KE: As Civil Beat reports today, the Hawaii Center for Food Safety has demanded, without success, all emails exchanged between five state lawmakers and seed industry officials.

The ostensible purpose of the request is to determine whether the biotech industry exerted any untoward influence on lawmakers when agricultural pesticide bills were up for consideration last years.

But what Civil Beat fails to reveal, likely because it's never bothered to look, is that Hawaii CFS director Ashley Lukens, herself a registered lobbyist, has never disclosed who is funding her work. In her reports for January and February 2015 and March-April 2015, she offers no clue as to how she earns her keep. No lobbying reports were filed for 2014.

Meanwhile, the 2014 tax return for her CFS parent organization in Washington is not available and its 2013 IRS 990 report makes no reference to Hawaii.

So the public is left completely in the dark, in terms of knowing who has funded Ashley's lobbying and other work, which supposedly is carried out on the public's behalf.

read ... Musings: Double Standards

Council Enacts TOD Zoning

SA: The Honolulu Planning Commission voted last week to recommend approval of a city proposal to rezone about 282 acres in Waipahu to make way for mixed-use communities around the area’s two rail stations.

The proposal, approved by a 7-0 vote, will now proceed to the City Council for further discussion and a final vote.

Drafted by the city Department of Planning and Permitting, the proposal calls for rezoning about 105 acres around the Waipahu transit center station and about 177 at the West Loch station. The zone changes would allow for more mixed uses, where building heights would generally remain the same.

The plan also would amend the land use ordinance to create a new transit-oriented development, or TOD, special district. Standards and regulations within the district would apply to areas around all of the city’s rail stations, except for two in Kakaako that are under the jurisdiction of the Hawaii Community Development Authority.

Establishing the new special district modeled around the concept of “live, work, play” seeks to, among other things, improve mobility, direct Oahu’s future population growth to areas along the rail system and create “quality community gathering spaces,” according to the DPP.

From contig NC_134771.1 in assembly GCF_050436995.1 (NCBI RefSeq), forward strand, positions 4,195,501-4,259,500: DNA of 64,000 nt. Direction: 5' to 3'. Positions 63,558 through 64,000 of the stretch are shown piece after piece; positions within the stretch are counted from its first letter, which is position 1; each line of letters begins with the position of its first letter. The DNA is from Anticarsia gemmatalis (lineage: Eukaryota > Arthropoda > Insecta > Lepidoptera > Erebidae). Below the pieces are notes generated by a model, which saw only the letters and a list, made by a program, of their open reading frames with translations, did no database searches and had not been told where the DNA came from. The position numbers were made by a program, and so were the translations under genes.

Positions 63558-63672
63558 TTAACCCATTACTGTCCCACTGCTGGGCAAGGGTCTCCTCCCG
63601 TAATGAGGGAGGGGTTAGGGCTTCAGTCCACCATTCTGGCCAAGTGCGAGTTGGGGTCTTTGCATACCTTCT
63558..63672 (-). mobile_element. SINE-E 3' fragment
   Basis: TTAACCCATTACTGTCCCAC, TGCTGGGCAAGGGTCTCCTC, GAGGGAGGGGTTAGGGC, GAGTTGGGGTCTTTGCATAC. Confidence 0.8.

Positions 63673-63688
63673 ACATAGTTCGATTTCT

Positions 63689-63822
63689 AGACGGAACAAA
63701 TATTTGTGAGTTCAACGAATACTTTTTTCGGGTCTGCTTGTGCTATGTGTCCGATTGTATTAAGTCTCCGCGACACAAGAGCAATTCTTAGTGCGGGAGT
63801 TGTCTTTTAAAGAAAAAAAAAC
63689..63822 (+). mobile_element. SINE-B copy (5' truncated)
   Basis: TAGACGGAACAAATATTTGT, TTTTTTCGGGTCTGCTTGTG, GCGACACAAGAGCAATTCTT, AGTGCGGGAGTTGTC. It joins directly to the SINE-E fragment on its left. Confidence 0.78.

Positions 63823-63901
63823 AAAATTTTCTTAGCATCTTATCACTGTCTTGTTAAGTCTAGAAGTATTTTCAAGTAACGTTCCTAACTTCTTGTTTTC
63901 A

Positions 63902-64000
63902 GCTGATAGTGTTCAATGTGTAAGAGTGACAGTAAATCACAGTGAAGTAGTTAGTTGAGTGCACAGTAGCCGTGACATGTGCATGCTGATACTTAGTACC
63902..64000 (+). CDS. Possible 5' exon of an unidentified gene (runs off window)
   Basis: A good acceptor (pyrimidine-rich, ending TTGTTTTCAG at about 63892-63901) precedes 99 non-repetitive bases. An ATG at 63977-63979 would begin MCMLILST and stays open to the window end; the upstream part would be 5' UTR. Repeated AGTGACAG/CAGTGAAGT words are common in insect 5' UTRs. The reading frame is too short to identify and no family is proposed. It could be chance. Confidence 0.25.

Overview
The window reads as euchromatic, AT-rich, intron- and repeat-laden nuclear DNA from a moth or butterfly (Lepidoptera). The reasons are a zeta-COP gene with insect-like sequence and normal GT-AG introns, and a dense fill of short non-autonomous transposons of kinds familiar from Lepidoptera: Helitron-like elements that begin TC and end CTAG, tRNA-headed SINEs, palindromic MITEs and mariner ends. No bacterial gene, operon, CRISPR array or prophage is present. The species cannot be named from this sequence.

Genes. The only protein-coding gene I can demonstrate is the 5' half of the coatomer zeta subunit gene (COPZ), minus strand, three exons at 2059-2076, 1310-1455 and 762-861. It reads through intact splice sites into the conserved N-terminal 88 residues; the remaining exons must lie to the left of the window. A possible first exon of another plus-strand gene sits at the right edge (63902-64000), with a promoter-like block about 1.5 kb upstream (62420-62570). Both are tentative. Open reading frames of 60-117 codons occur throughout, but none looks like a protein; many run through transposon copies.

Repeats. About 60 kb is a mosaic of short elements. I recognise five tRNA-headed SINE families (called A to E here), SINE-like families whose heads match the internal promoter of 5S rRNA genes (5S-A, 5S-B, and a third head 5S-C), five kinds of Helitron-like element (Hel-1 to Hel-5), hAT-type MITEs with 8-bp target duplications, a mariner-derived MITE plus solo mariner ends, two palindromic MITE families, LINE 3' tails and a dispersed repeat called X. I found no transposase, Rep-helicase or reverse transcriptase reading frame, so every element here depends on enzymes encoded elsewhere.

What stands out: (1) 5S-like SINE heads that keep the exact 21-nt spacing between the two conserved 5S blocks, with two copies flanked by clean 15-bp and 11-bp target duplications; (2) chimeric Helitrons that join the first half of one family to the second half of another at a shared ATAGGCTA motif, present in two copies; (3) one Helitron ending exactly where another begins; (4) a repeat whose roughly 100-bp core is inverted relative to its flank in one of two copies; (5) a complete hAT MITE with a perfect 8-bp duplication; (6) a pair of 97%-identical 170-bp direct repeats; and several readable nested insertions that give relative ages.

Developers would be able to apply for additional heights and densities around the rail stations but will need to provide public benefits in return, including affordable housing, parks and pedestrian amenities.

read ... Development

Homeless Person Owns Four, Count'em Four Tablet Devices and a Laptop

CB: ...a Toshiba laptop, a Samsung tablet, an iPad, and her daughter’s two iPod touches....

read ... Says City Trashed Them

DoE Teacher Tries to Blame Parents for SPED Downfalls

Lets Just Skip to the Comments: "What you've described is an IEP team meeting which is required by federal IDEA law for special needs children. IEP team members can consist of many teachers which is also required by IDEA. What you may or may not know is those team meetings are far from cooperative. Imagine being a parent trying to get more than 20 minutes of speech therapy for a non-verbal 7 year old child and have to explain why it is necessary to 7,8,9 or more DOE personnel, many of whom are there to intimidate the single parent member of the team. Money is tight and if the DOE spent that money on the children rather than hiring admin staff who are non-providers, the schools may actually help these children...."

Related: Autism: Federal Judge Orders DoE to Pay for Special Education in Private Schools

read ... The Comments